On the other side of the mind-body unity, I’ve been doing Tai Chi and other Chinese stuff since about 2001. I started because I wanted to prep myself for joining the nearby karate dojo, but stuck around because I had a good Tai Chi teacher, Ben Chung. Since then, I’ve read a little bit about the Chinese Internal Martial Arts (CIMA), and developed a fascination for the study of the internal landscape of the body that can arise from and interest in CIMA.

Over the course of my life, I’ve also had a great interest in communicating across divides, and trying to see the other person’s point of view. Studying the Chinese culture affords me a rich opportunity to decode the differences between Western and Eastern thought and find some common ground. I believe that Eastern instruction isn’t as mystical as Westerners believe — it’s quite practical, but language differences, historical discontinuities and good-old-fashioned storytelling have led to a misunderstanding in the West. In my opinion.

Currently, I’m studying Yiquan with Sifu William Chau, and some Tai Chi with Sifu Andy James when I get a chance. Yiquan (yee-chwan) is an early-twentieth century martial art that eschews traditional forms in favor of a focus on the basics of martial power. I find this appealing because of its interdisciplinary nature: it can be applied to any martial art. Do I want to go around and beat up people? No. But I like the idea that to be a good martial artist, you have to be very healthy and fit.

Speaking of martial arts, I believe that the highest purpose of martial arts is not to beat up people, or even to defend yourself. It is to create a mind-body unity, and test it under the most adverse threat to mind and body. If you can be in a calm, meditative state while somebody’s throwing punches at you, I’d say you’ve arrived (not at the goal, but at an important way station, or even a new beginning). I also like the attitude I’ve seen in CIMA classes: even when students engage in push hands training, the atmosphere is friendly and fun. I had the greatest time pushing hands with an advanced student once — it was like a game, as if we were two kids messing around after having too much sugar. Good fun, but I also learned a lot. So it’s not about anger and violence — it’s about testing yourself.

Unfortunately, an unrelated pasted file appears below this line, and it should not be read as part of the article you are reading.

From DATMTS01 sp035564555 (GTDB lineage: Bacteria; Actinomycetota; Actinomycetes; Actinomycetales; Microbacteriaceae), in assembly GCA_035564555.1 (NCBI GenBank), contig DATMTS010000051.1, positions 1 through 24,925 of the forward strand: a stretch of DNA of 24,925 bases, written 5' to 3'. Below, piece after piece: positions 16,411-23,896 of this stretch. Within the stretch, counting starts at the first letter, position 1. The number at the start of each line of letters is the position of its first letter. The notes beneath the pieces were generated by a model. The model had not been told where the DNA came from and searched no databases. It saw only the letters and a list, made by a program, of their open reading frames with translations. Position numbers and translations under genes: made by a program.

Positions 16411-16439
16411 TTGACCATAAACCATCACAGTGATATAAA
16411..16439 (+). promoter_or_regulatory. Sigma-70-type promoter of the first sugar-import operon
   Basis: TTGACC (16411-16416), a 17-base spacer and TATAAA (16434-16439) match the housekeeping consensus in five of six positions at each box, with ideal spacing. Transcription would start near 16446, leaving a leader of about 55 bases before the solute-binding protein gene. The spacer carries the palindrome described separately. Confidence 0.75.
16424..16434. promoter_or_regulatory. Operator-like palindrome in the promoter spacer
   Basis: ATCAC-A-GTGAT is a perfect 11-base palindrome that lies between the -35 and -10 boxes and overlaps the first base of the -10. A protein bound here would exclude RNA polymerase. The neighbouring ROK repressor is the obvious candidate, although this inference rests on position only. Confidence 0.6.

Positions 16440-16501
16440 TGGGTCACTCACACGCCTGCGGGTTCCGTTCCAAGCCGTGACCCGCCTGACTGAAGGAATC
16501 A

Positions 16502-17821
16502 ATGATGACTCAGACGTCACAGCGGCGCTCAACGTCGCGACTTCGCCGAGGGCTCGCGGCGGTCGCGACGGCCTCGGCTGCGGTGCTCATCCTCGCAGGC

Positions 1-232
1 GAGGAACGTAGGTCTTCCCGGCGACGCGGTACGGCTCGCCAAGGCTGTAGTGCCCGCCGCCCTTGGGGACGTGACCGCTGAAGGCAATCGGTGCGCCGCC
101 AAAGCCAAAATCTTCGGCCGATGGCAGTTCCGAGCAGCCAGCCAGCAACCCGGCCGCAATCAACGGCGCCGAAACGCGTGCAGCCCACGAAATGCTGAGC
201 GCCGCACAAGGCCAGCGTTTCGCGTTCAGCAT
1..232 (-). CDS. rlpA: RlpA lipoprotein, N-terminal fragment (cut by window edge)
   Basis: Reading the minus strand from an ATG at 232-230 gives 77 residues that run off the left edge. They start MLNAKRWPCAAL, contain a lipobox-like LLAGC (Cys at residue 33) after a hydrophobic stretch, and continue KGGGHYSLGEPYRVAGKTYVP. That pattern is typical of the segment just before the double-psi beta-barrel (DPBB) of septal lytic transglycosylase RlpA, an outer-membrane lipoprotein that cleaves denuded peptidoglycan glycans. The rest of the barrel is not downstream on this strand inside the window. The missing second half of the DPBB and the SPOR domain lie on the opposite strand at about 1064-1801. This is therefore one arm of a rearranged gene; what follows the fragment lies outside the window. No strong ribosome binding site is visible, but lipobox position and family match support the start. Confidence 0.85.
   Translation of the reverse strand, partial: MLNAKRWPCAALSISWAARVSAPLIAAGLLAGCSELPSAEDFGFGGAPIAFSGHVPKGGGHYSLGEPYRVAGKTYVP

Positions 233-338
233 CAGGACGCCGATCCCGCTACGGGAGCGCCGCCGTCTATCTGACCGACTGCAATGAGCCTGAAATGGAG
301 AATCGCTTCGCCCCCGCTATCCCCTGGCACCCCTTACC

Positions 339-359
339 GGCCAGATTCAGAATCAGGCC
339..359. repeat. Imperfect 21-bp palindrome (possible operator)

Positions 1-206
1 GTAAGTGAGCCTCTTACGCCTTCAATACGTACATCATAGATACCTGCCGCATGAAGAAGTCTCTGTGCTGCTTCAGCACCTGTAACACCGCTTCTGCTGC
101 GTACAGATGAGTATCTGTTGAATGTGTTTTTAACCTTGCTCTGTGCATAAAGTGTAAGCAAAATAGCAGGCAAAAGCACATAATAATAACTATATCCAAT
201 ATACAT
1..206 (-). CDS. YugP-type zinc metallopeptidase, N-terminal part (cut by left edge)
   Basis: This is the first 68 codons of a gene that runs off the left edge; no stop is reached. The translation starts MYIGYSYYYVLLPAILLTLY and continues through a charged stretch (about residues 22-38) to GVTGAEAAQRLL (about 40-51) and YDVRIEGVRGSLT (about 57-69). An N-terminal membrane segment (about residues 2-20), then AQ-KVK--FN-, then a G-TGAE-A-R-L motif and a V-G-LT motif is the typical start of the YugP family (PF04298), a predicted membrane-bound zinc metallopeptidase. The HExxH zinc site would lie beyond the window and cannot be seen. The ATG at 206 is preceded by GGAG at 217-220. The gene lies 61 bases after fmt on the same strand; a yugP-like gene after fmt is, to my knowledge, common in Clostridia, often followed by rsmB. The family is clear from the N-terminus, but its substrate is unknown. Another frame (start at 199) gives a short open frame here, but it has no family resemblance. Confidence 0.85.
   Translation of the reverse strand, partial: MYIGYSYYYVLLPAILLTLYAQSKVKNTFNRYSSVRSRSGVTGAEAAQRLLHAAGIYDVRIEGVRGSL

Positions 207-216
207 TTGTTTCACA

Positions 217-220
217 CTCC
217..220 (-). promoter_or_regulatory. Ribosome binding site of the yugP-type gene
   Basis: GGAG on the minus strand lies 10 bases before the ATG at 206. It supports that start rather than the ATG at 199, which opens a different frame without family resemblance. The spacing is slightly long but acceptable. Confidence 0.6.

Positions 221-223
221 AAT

I haven’t been to a chiropractor in a long time, and I’m dead set against the idea of “once a patient, always a patient”. It’s up to us to heal ourselves, and to seek the best direction on how to accomplish that. Within obvious limits, our bodies can heal themselves in time, but certain elements within the medical establishment have focused on curing symptoms rather than preventing causes. I believe that Western medicine is good at acute injuries, infections and so on, but Eastern medicine has had a good track record at preventing disease. I can only hope that I can be part of a greater movement toward prevention in the Western world, whether it involves a greater focus on Eastern medicine, practices such as the Alexander Technique or simply paying closer attention to the ways we can hurt or heal ourselves at this moment.

In addition to the Chinese influences, my philosophy regarding body movement and intention has been influenced largely by Caprice Boisvert, a Mechanical Engineer and practitioner of Yoga, Pilates and Alexander Technique. I’ve enjoyed the discipline and focus of my sessions with Caprice, and am finding Alexander and related methods applicable to many disciplines, including internal martial arts.

I enjoy building bridges between polarities such as the new and the old, western and eastern, and the rational and the intuitive. I hope to share the fruits of this journey with you. Thanks for reading.

If you’d like to send me an e-mail, send it to steve@refineandrepeat.com .